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Civil War Sesquicentennial
Ceremonies will tell inspiring stories of veterans
Thursday, August 15, 2013 11:00 AM
Two upcoming events will pay tribute to two military veterans who served their country with distinction.
Madison native Robert Hyden, now a Clarksville resident, will be honored for his service in World War II during a wreath-laying ceremony at 2 p.m. Friday at the Clarksville City Hall.
The event is part of the Indiana Salute to Veterans hosting of a traveling display of a replica of the Vietnam Wall, Tomb of the Unknown Soldier and John F. Kennedy gravesite.
Hyden was born in Madison in 1922. He joined the Army National Guard in 1939 before serving with the 13th Airborne Division after the bombing of Pearl Harbor in 1941. He served with the Airborne Division for six years. He retired from his military service in 1980 as a Chief Warrant Officer 4. He later retired as technician with the Indiana National Guard.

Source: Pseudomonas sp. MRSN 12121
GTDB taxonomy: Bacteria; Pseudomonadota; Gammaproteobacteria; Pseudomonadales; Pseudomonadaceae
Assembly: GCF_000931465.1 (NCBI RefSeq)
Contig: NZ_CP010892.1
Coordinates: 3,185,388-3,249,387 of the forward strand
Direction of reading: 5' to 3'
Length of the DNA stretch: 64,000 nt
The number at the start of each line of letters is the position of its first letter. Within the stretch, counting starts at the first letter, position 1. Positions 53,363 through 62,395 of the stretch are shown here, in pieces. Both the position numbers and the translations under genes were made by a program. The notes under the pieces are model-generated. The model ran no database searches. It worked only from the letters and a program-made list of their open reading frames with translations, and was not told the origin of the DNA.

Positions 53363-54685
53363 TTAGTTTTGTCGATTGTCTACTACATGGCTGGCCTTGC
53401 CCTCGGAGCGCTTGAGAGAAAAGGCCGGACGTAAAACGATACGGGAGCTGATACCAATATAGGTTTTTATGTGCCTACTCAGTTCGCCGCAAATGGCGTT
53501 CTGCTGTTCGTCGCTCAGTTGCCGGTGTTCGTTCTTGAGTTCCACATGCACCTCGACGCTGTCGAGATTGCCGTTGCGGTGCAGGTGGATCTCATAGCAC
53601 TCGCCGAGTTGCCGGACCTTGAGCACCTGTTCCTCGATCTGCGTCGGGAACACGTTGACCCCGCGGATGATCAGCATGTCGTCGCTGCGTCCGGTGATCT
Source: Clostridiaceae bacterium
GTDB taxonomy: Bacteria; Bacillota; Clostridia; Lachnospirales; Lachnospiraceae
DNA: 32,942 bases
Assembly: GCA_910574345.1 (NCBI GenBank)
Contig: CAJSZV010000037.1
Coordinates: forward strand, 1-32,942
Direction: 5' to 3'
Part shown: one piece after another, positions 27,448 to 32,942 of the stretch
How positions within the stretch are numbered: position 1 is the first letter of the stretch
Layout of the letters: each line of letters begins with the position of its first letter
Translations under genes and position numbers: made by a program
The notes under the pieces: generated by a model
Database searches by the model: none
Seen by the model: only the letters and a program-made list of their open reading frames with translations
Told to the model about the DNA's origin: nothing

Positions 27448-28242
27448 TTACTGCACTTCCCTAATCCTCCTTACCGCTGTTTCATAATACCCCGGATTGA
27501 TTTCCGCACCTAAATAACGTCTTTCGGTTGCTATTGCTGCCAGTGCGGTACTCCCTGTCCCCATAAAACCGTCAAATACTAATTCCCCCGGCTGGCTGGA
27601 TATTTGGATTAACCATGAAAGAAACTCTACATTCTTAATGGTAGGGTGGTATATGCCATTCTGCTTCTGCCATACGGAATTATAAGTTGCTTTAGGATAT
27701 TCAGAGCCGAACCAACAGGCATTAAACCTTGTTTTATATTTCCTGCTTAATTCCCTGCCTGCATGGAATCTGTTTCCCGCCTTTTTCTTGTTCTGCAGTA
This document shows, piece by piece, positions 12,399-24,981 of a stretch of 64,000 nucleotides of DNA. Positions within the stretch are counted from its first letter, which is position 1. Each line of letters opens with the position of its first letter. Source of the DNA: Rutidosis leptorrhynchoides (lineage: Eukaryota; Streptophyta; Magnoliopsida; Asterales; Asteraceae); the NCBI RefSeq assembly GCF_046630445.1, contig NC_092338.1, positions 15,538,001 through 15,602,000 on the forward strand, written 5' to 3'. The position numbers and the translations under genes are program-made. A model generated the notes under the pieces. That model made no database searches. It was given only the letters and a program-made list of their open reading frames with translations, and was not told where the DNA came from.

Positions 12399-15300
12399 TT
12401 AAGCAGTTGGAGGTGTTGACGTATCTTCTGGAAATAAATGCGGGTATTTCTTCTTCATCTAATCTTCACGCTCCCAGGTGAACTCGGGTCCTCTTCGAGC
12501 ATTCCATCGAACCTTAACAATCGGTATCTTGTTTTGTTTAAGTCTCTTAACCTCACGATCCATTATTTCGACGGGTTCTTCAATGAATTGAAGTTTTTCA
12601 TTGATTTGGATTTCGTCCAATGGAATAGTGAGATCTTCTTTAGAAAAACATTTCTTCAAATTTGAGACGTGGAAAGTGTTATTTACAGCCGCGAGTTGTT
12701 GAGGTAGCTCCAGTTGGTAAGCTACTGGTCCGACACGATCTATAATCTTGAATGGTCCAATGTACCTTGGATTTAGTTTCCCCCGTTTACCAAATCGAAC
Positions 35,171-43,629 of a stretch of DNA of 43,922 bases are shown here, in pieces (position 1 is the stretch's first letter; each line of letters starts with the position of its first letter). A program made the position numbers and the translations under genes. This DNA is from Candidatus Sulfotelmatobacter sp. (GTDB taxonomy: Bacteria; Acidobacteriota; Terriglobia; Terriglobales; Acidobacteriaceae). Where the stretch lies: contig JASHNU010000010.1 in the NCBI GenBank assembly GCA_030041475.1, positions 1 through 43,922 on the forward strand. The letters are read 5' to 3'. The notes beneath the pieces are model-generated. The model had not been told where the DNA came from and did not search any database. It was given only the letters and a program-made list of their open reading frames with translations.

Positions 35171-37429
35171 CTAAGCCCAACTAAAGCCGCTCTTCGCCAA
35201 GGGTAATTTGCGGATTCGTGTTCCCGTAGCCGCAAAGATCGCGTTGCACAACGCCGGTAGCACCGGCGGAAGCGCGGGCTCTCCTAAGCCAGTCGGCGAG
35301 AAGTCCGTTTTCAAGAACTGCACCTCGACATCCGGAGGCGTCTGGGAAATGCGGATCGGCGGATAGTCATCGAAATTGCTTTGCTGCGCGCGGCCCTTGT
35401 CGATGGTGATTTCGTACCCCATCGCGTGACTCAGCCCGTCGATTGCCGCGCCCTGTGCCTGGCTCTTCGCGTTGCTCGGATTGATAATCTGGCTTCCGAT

The display will be in Clarksville through Sunday.
On Saturday, Aug. 24, a U.S. Marine who died 70 years ago during World War II, will be laid to rest at the Indiana Veterans Memorial Cemetery in Madison.
The service for Pfc. Manley F. Winkley will begin at 1 p.m. at the Veterans Cemetery.
Winkley's remains will be transported from Nashville, Ind. Winkley will be escorted by the Patriot Guard Riders, Rolling Thunder and Indiana State Police, along with local public safety agencies.
Winkley and his battalion were ordered to secure the Tarawa Atoll in the Gilbert Island chain in 1943. It is estimated more than 1,000 Marines died in the battle, including Winkley. He was killed in action on Nov. 20, 1943. He was 20 years old.
On Oct. 29, 2012, a joint POW/MIA accounting team led an expedition in the Republic of Kiribati where it located the remains of three bodies from the Tarawa Islands.
One of the bodies was positively identified as Winkley on April 2.
The events will specifically honor the two men, but every man and woman who has served in the military will, in a sense, be honored.
We encourage families to attend both ceremonies. They will provide an inspiring message that we must never forget.
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